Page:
OPINION

Go for it now

The target year of 2015 that was fixed to achieve universal primary education will not be met, the United Nations said at the recently held second Global Partnership for Education Replenishment Pledging Conference in Brussels. An estimated 58 million children, a large proportion of them from sub-Saharan Africa, are still out of school. The announcement merely confirms Unesco’s own admission last year on the odds ahead in the task of realising this Millennium Development Goal. That admission was based on its finding that the top six donors had substantially cut back on their aid commitments since 2011. Two of the donor countries slashed their allocations in this sector by 30 per cent; reductions made by the European Union were to a similar extent. Unesco observed that the momentum with respect to achieving this target was lost since 2007, implying that as in the case of several other basic human development indicators, the global economic meltdown may have contributed to the situation. But the movement to improve rates of retention in schools and to enhance quality of teaching seems to be gathering steam again, as most of the donor states promised at the Brussels conference to step up spending. But more significant, as many as 60 developing countries that were present in Brussels — India was not among them — agreed to boost allocations in their domestic budgets for primary education.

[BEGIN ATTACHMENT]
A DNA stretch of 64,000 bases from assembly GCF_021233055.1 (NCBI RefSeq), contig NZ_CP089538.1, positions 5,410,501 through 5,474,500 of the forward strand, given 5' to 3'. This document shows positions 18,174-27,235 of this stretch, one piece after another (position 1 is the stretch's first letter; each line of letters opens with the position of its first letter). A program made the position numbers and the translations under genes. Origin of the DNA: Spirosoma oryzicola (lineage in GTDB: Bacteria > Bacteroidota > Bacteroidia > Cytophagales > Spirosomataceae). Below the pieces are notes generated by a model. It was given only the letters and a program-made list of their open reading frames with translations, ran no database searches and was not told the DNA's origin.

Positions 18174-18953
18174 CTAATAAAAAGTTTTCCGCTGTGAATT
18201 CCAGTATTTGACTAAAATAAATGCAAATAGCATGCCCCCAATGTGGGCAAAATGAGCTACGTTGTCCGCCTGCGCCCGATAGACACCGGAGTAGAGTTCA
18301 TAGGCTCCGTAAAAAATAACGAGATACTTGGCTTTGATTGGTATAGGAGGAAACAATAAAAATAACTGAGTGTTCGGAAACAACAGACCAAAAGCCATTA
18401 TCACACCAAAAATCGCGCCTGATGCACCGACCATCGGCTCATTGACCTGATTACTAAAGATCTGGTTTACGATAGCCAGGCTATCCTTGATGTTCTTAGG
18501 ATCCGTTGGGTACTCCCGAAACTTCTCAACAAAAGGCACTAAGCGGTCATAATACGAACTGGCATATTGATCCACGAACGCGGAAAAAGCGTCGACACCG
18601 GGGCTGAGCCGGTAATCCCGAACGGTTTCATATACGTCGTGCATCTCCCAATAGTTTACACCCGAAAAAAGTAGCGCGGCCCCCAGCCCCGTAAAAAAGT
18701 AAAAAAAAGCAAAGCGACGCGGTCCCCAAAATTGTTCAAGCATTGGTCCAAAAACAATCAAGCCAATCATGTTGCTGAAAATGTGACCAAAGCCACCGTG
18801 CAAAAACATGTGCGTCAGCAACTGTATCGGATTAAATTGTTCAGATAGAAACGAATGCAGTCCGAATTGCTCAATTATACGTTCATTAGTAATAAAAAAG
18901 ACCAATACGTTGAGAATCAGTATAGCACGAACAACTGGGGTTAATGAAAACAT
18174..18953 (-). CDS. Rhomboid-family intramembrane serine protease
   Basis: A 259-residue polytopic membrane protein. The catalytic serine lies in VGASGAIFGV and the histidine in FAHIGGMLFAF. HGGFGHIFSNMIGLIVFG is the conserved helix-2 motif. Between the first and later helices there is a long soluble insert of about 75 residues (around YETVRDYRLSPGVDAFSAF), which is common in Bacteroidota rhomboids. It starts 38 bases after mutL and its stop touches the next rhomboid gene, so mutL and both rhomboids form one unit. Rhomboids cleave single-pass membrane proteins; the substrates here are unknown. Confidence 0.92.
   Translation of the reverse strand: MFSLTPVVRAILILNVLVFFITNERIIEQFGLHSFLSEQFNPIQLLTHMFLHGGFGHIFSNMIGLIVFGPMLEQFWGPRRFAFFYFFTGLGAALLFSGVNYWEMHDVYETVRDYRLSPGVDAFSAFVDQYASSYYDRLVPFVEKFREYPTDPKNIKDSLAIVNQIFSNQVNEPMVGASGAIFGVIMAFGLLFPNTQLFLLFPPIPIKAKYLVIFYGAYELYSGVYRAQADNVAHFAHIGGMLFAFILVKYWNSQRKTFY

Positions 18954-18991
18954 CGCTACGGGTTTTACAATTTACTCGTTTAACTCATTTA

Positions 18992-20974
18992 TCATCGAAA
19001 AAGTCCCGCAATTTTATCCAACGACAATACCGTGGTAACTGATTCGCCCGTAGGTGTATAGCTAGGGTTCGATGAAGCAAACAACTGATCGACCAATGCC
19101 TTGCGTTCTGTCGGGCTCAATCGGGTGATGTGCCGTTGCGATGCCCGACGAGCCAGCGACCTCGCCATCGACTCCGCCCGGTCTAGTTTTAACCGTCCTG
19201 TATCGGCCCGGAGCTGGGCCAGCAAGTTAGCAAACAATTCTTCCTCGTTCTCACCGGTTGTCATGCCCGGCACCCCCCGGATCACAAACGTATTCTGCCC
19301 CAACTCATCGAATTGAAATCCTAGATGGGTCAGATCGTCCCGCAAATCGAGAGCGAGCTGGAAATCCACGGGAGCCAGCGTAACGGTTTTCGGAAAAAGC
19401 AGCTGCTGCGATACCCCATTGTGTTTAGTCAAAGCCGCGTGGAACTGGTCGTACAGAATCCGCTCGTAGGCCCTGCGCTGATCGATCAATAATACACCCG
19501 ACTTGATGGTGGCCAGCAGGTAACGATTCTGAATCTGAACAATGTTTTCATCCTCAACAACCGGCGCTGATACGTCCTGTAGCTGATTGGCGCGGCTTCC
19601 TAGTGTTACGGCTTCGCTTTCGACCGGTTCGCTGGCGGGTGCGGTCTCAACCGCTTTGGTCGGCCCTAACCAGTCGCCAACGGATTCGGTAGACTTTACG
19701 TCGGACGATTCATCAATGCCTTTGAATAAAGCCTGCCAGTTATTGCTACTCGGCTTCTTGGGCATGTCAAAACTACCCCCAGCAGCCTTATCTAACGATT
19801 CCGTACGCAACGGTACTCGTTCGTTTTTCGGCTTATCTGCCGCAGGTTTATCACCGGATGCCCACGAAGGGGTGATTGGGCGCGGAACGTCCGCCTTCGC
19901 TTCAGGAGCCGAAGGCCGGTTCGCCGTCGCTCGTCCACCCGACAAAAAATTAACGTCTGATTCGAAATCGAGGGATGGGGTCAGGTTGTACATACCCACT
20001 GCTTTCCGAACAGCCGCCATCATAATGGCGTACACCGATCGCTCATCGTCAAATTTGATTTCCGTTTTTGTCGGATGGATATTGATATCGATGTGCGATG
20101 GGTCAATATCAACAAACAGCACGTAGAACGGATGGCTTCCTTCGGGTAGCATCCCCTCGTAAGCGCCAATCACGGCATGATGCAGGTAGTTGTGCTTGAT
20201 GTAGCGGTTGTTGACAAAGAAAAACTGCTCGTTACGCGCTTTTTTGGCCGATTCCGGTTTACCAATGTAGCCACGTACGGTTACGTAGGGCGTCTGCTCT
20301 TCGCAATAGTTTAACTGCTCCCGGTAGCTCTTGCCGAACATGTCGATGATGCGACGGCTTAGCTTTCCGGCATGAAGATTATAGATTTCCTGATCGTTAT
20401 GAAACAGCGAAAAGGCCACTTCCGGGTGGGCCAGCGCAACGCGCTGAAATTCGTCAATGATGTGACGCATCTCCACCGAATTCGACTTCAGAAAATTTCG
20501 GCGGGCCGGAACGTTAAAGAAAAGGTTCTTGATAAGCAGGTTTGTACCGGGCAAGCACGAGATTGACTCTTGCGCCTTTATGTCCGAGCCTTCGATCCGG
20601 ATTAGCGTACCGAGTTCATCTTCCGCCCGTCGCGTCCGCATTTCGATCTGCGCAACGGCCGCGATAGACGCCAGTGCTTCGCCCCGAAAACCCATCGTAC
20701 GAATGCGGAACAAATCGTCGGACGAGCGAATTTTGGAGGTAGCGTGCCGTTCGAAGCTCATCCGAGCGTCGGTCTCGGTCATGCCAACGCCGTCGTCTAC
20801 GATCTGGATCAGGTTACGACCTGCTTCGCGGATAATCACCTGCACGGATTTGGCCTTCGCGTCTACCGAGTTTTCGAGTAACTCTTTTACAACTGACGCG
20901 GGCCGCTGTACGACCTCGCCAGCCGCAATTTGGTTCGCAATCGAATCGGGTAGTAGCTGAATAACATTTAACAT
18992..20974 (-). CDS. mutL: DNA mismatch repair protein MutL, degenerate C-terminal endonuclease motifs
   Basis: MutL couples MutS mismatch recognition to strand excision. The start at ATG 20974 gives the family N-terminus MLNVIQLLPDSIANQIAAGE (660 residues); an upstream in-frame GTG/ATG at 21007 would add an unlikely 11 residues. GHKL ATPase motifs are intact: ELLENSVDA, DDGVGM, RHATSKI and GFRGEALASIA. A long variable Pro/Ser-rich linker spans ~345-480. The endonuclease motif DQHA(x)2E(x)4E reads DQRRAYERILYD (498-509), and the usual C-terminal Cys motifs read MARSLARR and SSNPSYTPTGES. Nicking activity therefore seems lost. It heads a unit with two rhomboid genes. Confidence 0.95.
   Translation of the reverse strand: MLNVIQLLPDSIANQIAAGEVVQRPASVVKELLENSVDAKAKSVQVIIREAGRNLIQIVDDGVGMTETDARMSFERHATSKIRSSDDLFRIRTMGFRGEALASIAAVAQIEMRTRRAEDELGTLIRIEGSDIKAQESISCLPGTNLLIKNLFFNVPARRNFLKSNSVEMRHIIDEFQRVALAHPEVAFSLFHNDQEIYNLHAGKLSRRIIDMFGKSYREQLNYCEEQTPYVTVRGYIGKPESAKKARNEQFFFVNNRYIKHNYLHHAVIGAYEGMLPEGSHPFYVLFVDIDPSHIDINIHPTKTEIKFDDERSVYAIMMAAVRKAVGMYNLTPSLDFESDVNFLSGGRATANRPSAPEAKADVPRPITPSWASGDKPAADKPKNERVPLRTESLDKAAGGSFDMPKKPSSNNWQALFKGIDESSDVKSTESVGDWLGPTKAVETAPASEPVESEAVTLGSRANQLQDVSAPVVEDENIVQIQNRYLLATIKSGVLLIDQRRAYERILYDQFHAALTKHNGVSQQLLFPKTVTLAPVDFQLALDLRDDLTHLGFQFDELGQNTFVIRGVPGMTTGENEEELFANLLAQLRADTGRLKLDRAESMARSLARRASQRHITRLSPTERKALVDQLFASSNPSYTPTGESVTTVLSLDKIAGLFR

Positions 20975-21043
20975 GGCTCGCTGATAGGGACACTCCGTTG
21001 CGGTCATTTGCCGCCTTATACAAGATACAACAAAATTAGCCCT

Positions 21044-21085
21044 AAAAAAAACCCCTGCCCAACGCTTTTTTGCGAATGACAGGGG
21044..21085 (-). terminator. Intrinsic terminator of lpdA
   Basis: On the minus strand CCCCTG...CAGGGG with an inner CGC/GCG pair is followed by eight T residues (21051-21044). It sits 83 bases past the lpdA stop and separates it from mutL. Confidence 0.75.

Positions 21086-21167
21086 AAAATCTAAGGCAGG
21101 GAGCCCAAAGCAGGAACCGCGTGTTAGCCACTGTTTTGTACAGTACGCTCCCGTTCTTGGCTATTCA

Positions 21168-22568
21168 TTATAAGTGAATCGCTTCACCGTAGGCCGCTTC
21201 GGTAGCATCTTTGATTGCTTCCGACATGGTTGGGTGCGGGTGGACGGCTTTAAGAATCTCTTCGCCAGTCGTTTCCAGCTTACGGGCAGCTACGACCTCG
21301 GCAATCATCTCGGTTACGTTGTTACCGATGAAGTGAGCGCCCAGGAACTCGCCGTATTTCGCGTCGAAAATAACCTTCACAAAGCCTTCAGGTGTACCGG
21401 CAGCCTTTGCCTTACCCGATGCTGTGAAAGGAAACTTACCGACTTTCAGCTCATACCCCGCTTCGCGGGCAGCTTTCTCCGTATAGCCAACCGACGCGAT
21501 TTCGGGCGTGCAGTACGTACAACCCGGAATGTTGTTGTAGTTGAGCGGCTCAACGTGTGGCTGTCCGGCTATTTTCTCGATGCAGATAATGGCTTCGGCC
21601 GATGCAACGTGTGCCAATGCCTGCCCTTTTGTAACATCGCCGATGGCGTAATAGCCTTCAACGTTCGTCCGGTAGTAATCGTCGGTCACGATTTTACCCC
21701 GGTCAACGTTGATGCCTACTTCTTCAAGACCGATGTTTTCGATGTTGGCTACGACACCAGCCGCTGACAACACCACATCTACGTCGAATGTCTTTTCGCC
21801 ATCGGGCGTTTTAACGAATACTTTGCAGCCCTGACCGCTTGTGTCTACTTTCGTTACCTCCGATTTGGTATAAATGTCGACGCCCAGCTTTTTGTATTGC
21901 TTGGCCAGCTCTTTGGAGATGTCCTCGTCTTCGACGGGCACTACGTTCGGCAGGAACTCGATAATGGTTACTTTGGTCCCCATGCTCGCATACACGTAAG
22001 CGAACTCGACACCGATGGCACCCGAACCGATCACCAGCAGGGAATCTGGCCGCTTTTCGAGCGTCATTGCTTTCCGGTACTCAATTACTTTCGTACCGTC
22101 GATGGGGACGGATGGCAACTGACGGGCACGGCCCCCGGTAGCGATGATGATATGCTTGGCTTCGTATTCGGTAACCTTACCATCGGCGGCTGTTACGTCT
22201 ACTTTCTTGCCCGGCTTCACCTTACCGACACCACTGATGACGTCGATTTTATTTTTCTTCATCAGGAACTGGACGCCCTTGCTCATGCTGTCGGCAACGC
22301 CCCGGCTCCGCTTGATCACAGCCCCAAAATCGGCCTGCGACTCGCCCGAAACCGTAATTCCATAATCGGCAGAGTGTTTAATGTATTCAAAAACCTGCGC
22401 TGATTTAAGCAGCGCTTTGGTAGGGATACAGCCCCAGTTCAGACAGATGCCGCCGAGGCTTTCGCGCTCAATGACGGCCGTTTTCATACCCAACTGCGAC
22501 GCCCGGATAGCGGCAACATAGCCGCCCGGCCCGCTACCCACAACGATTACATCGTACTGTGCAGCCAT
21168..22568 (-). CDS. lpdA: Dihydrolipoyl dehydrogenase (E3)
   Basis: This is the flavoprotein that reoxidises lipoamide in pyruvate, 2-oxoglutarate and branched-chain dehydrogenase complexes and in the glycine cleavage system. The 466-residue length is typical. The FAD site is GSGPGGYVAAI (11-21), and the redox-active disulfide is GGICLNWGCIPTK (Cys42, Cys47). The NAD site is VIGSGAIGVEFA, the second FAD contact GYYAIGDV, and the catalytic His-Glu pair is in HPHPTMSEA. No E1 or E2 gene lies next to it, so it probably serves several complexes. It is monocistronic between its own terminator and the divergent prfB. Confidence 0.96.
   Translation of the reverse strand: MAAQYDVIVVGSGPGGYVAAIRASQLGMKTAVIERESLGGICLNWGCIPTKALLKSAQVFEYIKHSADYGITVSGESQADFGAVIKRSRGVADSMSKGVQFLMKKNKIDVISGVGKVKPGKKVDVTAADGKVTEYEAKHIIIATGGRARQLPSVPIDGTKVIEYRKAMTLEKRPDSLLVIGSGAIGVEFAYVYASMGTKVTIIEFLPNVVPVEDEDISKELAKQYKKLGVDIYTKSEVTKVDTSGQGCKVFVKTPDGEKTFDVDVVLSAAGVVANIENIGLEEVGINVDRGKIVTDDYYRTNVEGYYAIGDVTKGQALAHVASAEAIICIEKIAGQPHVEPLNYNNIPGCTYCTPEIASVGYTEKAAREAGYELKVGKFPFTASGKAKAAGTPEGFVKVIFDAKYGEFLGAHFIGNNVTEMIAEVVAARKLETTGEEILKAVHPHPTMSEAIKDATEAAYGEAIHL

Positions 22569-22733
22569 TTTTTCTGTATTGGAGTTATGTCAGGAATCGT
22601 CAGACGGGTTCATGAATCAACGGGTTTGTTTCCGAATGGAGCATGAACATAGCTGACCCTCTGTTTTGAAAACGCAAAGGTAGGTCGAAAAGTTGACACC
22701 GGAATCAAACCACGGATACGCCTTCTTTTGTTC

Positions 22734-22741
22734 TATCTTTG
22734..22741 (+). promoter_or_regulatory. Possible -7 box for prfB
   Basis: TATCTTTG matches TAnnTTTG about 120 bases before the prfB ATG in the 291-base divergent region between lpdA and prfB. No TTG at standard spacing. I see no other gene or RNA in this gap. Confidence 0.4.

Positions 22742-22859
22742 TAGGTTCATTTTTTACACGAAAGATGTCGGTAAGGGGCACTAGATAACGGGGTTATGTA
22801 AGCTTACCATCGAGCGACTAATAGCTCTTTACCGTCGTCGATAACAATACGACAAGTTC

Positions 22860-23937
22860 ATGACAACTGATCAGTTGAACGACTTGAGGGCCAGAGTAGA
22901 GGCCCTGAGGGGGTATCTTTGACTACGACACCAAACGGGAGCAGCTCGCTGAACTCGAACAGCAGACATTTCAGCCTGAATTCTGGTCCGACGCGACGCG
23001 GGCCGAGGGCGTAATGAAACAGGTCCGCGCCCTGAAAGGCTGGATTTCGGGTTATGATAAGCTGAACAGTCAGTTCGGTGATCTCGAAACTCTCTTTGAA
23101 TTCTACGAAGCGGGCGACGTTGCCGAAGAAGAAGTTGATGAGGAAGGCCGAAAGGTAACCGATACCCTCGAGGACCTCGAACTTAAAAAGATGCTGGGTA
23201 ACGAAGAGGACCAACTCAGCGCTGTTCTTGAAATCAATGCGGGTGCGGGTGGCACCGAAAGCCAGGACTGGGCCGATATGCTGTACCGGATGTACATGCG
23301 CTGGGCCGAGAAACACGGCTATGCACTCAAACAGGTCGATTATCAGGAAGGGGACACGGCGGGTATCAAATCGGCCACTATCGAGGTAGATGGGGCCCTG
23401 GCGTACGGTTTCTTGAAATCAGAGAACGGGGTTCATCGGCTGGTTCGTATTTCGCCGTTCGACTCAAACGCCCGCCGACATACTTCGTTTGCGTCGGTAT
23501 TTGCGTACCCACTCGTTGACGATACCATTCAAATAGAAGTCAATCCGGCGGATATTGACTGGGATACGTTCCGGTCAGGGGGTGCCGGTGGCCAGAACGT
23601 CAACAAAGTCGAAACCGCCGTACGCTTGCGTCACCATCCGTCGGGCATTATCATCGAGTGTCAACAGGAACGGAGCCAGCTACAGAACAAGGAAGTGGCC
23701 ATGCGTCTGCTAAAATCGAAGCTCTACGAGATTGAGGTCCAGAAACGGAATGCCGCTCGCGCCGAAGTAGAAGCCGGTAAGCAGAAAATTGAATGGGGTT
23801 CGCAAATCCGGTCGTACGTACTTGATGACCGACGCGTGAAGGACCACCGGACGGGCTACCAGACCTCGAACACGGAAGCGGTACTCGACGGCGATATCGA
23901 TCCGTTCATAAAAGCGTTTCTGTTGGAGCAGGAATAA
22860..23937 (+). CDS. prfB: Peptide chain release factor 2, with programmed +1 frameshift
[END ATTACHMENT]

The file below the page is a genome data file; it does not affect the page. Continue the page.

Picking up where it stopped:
Abolition of tuition fees, cash transfers, teaching in the local language, increased financial outlays and appropriate curriculum are among measures that have helped developing countries reduce the out-of-school population among children, according to the Education For All report. Clearly, then, there are diverse ways and means to realise the goal of universal education. Governments found wanting in the requisite will to invest in the future of their youngsters may be complicit in allowing children to be weaned away by armed militias that have already wreaked much economic havoc and caused political instability in many regions. A welcome new dimension to the Replenishment Pledging Conference is the focus on the needs of disabled children. Addressing this segment is both a moral and practical imperative, considering that 15 per cent of the world’s population has some form of disability, as per figures from a 2011 report on disability brought out jointly by the World Health Organization and the World Bank. Around the world, about a third of those that are not in school have a disability, says the Global Campaign for Education UK. Given such a large proportion of such children, the relevant goal cannot be accomplished without special provision being made to achieve it. Thus, there is a case to set separate targets factoring in disability in the post-2015 development agenda.